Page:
No direction home [B5 – 31 December 2006]

For the 30 days following this blog’s five-year anniversary, I am reposting some favorite, popular, or unique posts. Feel free to contact me to suggest some of your favorites. If you’d like to comment, click through to the original post.

Travel is a recurring theme on my blog. I’ve been on road trips, I’ve been to Mexico several times and spent a Christmas and New Year’s in New York. I love going away because it’s different than home, and going away means coming back and seeing with new, refreshed eyes.

Here’s a post that amuses me greatly, written during my New York trip two years ago.


  1. I’m standing at the Long Island Rail Road station in Jamaica, Queens, New York, having arrived in the tri-state area via airplane about an hour previous. It’s about 8:30 PM. I’m waiting for my connection to Glen Head, New York. I’m tired and out of sorts. I’ve only been in New York once before in my life. I’ve got a messenger bag (with the logo of a Seattle radio station on it) and a giant piece of luggage.

    And a guy, tall, dark chocolate skin, sweater and jeans, walks up to me, ticket in hand, staring at the signs, obviously lost and confused. He spots me and approaches. “Is this the train to West Hempstead?” he asks me.

    I shrug. “Dunno. Sorry.”

  2. I”m in Greenwich Village, crossing Houston (which is pronounced locally as “HOW-stun”, hands tucked in my pockets, my eyes hooded by my baseball cap, scarf wrapped around my face against the wind. It’s 9:30 PM or so, dark and cold, but this neighborhood is filled with people. The odors from dozens of restaurants fill the air and delight my nose, overpowering the smell of car exhaust.

    I’ve heard people call Portland’s NW 21st Street “Portland’s Greenwich Village” but now that I’ve seen the real thing, the comparison is not appropriate. The real neighborhood is much much more interesting. Maybe in another 100 years Portland’s will approach it.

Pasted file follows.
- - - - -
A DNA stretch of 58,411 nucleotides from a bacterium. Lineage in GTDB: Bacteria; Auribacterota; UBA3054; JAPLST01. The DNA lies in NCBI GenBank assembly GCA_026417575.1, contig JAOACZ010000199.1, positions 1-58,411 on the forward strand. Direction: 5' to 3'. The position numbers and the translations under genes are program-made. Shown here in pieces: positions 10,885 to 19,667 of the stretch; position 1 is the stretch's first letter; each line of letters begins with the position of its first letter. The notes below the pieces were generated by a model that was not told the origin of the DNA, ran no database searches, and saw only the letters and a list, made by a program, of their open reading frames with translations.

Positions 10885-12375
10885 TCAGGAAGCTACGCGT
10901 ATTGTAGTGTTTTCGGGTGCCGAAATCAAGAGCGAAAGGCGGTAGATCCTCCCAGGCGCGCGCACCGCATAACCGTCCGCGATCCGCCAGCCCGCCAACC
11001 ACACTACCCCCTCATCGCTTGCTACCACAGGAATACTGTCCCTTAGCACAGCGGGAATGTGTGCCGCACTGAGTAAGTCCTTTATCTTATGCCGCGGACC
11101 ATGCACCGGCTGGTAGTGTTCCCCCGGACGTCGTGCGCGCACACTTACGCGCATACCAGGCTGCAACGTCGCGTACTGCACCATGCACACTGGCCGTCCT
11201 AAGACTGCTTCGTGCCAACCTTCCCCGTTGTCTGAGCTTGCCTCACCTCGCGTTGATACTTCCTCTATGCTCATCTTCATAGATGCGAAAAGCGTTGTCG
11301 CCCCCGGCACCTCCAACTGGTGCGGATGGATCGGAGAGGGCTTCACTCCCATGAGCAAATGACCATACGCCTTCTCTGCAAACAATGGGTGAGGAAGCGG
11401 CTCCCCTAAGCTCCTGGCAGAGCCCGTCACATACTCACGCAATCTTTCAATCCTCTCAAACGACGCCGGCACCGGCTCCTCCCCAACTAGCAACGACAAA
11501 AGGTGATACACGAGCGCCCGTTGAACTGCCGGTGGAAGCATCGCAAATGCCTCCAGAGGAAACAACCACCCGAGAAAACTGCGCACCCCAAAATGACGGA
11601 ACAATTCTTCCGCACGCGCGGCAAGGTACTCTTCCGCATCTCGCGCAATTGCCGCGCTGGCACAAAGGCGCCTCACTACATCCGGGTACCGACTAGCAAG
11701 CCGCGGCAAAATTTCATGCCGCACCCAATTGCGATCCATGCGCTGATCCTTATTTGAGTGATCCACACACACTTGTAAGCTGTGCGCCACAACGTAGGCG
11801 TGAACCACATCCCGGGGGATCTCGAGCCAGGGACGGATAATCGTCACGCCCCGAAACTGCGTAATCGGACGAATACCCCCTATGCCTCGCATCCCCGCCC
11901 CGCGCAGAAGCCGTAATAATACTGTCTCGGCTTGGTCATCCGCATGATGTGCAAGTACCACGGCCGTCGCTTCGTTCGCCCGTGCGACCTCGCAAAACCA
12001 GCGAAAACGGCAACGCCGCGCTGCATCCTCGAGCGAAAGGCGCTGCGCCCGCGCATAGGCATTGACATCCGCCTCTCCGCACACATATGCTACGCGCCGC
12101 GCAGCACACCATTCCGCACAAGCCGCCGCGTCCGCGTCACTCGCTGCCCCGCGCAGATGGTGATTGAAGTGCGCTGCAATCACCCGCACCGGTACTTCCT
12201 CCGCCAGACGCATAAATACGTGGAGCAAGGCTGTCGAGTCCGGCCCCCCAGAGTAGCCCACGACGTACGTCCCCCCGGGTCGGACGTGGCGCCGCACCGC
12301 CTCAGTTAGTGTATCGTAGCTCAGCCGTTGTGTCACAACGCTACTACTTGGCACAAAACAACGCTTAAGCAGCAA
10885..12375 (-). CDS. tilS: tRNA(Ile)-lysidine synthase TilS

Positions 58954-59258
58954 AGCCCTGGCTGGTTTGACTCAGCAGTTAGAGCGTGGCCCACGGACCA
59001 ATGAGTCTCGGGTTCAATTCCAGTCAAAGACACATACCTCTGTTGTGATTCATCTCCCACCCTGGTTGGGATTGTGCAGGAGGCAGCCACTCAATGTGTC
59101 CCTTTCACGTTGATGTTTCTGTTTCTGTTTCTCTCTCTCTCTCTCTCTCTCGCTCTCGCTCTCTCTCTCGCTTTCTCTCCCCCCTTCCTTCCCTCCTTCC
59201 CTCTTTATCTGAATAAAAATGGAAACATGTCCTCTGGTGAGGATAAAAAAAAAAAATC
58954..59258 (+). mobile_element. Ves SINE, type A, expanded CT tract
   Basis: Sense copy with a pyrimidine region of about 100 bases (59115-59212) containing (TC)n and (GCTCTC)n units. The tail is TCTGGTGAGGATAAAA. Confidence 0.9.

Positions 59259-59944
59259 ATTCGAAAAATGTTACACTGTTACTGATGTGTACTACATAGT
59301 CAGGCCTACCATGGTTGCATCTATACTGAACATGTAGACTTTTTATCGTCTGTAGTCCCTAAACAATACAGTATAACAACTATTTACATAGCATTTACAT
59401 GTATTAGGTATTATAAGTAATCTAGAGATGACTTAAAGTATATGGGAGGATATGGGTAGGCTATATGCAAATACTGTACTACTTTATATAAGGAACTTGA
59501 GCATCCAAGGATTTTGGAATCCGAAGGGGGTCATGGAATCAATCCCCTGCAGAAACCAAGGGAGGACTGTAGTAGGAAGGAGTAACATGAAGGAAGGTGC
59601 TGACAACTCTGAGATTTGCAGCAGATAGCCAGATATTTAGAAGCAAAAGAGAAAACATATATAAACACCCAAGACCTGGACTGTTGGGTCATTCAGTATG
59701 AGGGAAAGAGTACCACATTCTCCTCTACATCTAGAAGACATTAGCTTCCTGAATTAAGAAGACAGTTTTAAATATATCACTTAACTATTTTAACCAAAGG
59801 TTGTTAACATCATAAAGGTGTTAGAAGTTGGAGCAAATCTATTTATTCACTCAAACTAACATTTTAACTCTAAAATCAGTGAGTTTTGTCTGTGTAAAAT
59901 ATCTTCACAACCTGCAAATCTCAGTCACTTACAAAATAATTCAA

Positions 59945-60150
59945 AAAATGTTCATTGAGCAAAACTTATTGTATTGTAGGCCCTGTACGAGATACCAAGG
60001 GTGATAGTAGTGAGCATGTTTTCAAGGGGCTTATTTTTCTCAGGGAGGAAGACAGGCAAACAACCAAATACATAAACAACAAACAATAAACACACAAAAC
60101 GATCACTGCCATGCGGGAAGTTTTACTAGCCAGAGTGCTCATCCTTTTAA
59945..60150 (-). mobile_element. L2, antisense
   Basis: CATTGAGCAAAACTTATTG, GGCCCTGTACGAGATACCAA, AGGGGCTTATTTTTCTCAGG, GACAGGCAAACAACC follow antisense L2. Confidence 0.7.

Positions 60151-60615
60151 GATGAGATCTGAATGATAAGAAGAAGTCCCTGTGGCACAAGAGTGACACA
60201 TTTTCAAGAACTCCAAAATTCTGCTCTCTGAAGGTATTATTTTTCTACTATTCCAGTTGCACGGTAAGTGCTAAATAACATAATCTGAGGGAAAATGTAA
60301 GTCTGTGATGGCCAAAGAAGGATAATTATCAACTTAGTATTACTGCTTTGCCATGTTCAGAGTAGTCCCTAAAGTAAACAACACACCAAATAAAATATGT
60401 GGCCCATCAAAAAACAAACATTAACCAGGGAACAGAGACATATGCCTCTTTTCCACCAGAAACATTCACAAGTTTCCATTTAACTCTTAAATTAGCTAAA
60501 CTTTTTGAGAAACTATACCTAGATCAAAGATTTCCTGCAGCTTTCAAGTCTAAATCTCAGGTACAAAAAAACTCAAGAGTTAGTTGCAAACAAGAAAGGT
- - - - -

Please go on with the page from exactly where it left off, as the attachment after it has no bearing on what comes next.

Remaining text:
A couple pauses, he tall and blandly handsome, she short, thin, dark-haired, Roman nose, crossing the opposite direction from me. I glance up, smile softly, keep walking. She pauses and turns to me. “Is Bleeker Street this way?” she asks, pointing in the direction I’ve just come.

    “Yeah,” I say, in my best New Yorkian accent, “It’s one blawk up.” I surprise myself with how easily the accent, and the directions, come. And they’re both accurate.

    “OK, thanks!” And they scamper off like puppies.

  3. Later that same night, I’m walking west along Canal Street, having tried, and failed, to find Ground Zero (I just didn’t go far enough). I guess I should have asked for directions…

    Another generic hip urban couple in their black wool coats, male and female, are walking in the direction from which I came. She looks at me and asks, “Is Little Italy this way?” The boy tugs on her arm and avoids looking at me, his masculinity threatened by having to ask, even by proxy.

    “Sorry, I got nothin’. I’m a tourist, too!” I say with a smile. They walk away.

  4. I’m scrambling down the stairs at Penn Station, Saturday afternoon, trying to catch the New Jersey Transit train that will take me back to the airport, and eventually my hotel. It’s the New York Coastal train (I believe) and all I know is that it stops at Newark International Airport, where I can catch a shuttle to the Hilton.

    An older lady, in her late 50s or early 60s, bottle-blonde hair, coming down the stairs with me, looks at me. “Is this the train to Secaucus?” She pronounces it with the accent on the first syllable.

    “Uh, I’m not sure. I’m just taking it to Newark. Sorry.”

    She nods and looks around for a porter or conductor as we reach the bottom of the stairs and the train platform. I hustle onboard and stand near the door.

    The first stop after Penn Station was Secaucus. I saw her get off there. After all the directions I’ve given it’s nice to see that some folks do reach where they’re going, after all.